As the world remains mired in COVID-19 case counts and alarming updates, it’s hard to look past everyone’s grim newsfeeds. But opening our eyes wider to a bigger world that is, albeit slowly, starting to stand up should give us hope—or at least an easier day. ANCX will regularly gather positive developments in different corners of the globe to show that, in trying to move forward, we can confidently train our eyes upward.
Australia’s second wave seems to be flattening out
Only 292 new COVID infections were reported last Thursday in Australia, its lowest increase since July 20. This prompted Australian Health Minister Greg Hunt to cautiously express his belief that they may be flattening the curve after a second wave was triggered in the state of Victoria. This positive development comes a week after a total lockdown was laid down over nearly five million people in Melbourne, including a night curfew, business closures, and restrictions in movements. The Australian public was warned that they must strictly observe social distancing and other preventive guidelines to avoid further community transmission. Contact tracing efforts have also been put on high alert over all of the country’s states. Australia currently has 23,035 total COVID cases and 379 deaths.
China’s air pollutants significantly decreased over the lockdown
Data collected from monitoring stations in more than 300 cities in China showed a 10.8 percent fall in lung-damaging airborne particles (PM2.5) from January to July. This was due to the slow down and temporary halt of industrial activity and traffic imposed by the government due to the COVID pandemic. While the level is still below World Health Organization recommendations, the decrease is significant. Environmental groups, however, warn that as businesses and factories restart full operations, pollutants may come back in full-force. China has reported 84,827 COVID cases and 4,634 deaths.
UK economy set to bounce back
According to Bank of England chief economist Andy Haldane, the UK economy has brought itself back up to half of the losses it has suffered under the COVID pandemic. This is helped by the number of workers returning to office and the British public’s willingness to shop and dine out despite the virus. “Economic activity in the UK is not falling like stone, in fact it has now been rising for more than three months, sooner than anyone expected,” says Haldane. Nearly 50 percent of Britons went to work last week says the Office for National Statistics, a huge jump from around 30 percent at the end of May.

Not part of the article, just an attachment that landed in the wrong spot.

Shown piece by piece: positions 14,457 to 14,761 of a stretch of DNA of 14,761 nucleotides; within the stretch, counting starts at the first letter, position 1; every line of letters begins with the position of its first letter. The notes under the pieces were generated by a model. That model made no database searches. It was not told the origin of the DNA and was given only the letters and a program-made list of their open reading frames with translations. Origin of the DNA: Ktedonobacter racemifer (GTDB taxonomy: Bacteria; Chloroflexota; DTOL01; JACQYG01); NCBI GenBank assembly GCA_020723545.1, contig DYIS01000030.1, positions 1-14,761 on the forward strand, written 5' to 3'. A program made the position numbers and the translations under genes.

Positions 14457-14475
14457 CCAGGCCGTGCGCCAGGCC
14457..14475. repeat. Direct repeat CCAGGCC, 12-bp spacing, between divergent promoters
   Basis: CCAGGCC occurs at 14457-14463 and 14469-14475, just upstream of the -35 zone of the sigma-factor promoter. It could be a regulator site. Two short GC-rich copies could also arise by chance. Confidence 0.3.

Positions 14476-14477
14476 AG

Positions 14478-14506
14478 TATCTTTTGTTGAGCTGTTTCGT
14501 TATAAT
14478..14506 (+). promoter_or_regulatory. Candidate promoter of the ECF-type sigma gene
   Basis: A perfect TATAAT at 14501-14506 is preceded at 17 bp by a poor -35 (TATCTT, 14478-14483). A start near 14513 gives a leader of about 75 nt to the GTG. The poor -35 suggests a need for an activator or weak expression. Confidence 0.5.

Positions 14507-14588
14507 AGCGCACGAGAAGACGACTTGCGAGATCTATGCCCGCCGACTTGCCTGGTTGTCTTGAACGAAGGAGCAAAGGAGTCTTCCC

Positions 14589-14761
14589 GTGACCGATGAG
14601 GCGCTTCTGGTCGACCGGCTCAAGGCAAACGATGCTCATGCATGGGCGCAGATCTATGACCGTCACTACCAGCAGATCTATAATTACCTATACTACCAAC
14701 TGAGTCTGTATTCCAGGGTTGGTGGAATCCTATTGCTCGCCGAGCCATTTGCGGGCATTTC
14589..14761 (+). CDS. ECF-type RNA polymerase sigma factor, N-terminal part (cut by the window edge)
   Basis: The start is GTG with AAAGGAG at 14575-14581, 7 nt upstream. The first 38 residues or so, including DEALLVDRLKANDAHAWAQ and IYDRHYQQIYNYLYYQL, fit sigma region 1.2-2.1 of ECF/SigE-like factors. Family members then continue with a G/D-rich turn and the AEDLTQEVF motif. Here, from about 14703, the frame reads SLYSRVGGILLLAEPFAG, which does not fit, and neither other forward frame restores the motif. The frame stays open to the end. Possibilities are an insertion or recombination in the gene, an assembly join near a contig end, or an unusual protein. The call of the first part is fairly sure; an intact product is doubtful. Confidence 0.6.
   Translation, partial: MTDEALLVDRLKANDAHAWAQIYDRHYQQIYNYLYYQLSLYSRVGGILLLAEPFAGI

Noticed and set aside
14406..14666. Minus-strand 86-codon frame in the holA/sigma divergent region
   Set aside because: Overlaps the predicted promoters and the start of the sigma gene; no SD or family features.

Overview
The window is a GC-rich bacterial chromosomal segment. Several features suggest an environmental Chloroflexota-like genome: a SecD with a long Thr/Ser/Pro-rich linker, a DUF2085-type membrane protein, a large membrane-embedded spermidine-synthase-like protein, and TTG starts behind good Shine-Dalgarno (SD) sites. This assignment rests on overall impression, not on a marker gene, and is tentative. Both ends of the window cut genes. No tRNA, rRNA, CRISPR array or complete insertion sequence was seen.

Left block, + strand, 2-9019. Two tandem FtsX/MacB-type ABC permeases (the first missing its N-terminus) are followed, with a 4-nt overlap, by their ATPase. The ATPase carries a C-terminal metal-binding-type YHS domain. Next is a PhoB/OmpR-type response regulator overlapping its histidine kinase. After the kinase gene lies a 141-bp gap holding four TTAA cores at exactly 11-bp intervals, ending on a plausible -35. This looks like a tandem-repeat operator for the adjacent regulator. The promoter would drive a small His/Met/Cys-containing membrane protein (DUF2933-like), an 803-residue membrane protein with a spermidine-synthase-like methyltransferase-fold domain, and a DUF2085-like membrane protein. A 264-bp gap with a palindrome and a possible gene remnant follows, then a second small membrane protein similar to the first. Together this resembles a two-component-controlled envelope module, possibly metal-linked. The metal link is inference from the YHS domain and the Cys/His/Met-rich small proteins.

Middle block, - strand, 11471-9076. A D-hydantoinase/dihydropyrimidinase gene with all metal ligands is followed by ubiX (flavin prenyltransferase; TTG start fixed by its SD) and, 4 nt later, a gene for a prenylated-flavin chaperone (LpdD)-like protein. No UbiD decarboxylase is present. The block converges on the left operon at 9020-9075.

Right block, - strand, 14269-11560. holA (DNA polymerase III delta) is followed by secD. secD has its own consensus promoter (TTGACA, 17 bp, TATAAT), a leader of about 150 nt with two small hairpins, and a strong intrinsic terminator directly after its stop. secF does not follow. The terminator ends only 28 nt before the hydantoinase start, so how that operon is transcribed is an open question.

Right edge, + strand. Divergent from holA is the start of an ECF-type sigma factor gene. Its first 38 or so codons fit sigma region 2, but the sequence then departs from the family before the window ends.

COVID-19 vaccines are ready for mass production in India
India’s Prime Minister Narendra Modi said last Saturday over his country’s Independence Day celebrations that they are ready to mass produce COVID-19 vaccines following the go signal of scientists. “Not one, not two, as many as three coronavirus vaccines are being tested in India,” Modi says to an audience of around 4,000 guests who were made to sit six feet away from each other. “Along with mass-production, the roadmap for distribution of vaccines to every single Indian in the least possible time is also ready.” Modi also relayed a health ID system while emphasizing his country’s need to increase its international economic influence.
Singapore reports lowest daily tally since March
Last Wednesday, only 42 new COVID-19 cases were reported in Singapore, its lowest daily tally since March 30. There were 11 imported infections, including that of two Singaporeans returning from Indonesia and India. There was one report of community infection in a 58-year-old man who has since been placed on quarantine. Imported cases also came from work permit holders currently employed in the Lion City, including Filipinos. Singapore currently has 55,747 total COVID cases and 27 deaths.